6. AmpedRealtor

    AmpedRealtor Active Member

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    Huh, then I wonder why all of the other car manufacturers are giving their drivers information over which they might "freak out"? Is Toyota unnecessarily "freaking out" its customer base by offering the convenience of individual tire pressure readouts? Or is the SvC advisor saying that the intelligence of the average Tesla customer is too low to give them information that every other car maker feels their customers are intelligent enough to process?
     
  7. skboston

    skboston Member

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    I've seen the tire pressure readings on the screen while it's in "Maintenance" mode, I really don't know why they don't just make it visible to all owners...
     
  8. islandbayy

    islandbayy Active Member

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    I can attest. I keep mine all at 50psi. Much better ride in my opinion, and better range too. the recommended pressures feel too squirly to me.

    Anyways, since the radiator vents, well, vent directly on the front tires, on a hot day with the AC going, or supercharging during the summer time, I've measured the front tires MUCH hotter, and as much as 10 psi higher then the rears. It also will trip the over-pressure alert on the car.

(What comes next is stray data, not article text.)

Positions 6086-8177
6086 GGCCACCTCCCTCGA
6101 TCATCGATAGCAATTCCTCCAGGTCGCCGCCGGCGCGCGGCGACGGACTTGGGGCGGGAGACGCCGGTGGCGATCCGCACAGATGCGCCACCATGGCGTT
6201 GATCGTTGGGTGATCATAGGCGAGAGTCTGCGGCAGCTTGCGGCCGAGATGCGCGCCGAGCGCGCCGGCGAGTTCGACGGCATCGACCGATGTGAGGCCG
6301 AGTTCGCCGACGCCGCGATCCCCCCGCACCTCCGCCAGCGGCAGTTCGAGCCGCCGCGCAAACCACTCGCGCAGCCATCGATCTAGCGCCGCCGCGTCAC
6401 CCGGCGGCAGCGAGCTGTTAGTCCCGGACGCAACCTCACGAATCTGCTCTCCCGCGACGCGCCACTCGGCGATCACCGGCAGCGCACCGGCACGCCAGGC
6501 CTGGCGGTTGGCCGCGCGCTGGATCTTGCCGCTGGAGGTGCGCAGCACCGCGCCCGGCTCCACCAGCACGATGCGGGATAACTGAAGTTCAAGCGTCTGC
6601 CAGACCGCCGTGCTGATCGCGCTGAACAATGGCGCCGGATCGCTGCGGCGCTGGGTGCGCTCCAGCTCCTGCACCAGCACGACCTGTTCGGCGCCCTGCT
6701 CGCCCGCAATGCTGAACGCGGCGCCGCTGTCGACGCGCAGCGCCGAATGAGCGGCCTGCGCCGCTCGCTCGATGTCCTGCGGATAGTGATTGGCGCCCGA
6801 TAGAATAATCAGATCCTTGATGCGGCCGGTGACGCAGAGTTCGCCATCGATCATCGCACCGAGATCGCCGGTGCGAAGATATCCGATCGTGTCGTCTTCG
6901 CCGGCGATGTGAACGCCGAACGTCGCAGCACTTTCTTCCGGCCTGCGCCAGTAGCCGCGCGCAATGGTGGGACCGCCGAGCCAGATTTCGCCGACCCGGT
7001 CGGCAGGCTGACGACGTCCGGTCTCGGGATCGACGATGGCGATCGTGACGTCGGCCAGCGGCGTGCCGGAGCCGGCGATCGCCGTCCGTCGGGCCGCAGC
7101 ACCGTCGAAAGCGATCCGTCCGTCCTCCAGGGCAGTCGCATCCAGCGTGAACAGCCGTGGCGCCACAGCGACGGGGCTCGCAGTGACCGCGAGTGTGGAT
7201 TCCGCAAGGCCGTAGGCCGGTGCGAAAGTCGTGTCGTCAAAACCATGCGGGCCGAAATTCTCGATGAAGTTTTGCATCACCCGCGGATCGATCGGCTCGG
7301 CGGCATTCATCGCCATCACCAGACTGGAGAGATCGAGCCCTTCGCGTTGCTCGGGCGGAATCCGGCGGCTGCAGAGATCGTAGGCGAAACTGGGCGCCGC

So solution to that, I keep the fronts 1-3 PSI lower then the rears, Problem solved. I suppose, straight Nitrogen Fill would solve that, but my tires just leak too darn much. I add about 5lbs/week to all 4. Been like that since factory :(
     
  9. eye.surgeon

    eye.surgeon Member

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    I had real time TPM on a motorcycle and I agree, it's shocking how much the pressure fluctuates from early on a cold morning to the hot end of that same day.
     
  10. jerry33

    jerry33 S85 - VIN:P05130 - 3/2/13

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    But knowing how much it increases normally lets you also know when there is a change that warrants investigation.
     
  11. Tdriver

    Tdriver Member

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    I got a tire pressure warning yesterday. The display said my RR was low. I checked and it was 1-2 lbs lower than the other three.
    The car knows whats going on.
     
  12. apacheguy

    apacheguy Sig 255, VIN 320

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    Apparently only the newer VINs have this capability. The others merely alert that TP is low but do not specify the tire.

    BTW, when I first saw the subject I thought TPM = Trusted Platform Management in light of the Defcon hack
     
  13. PatD

    PatD Member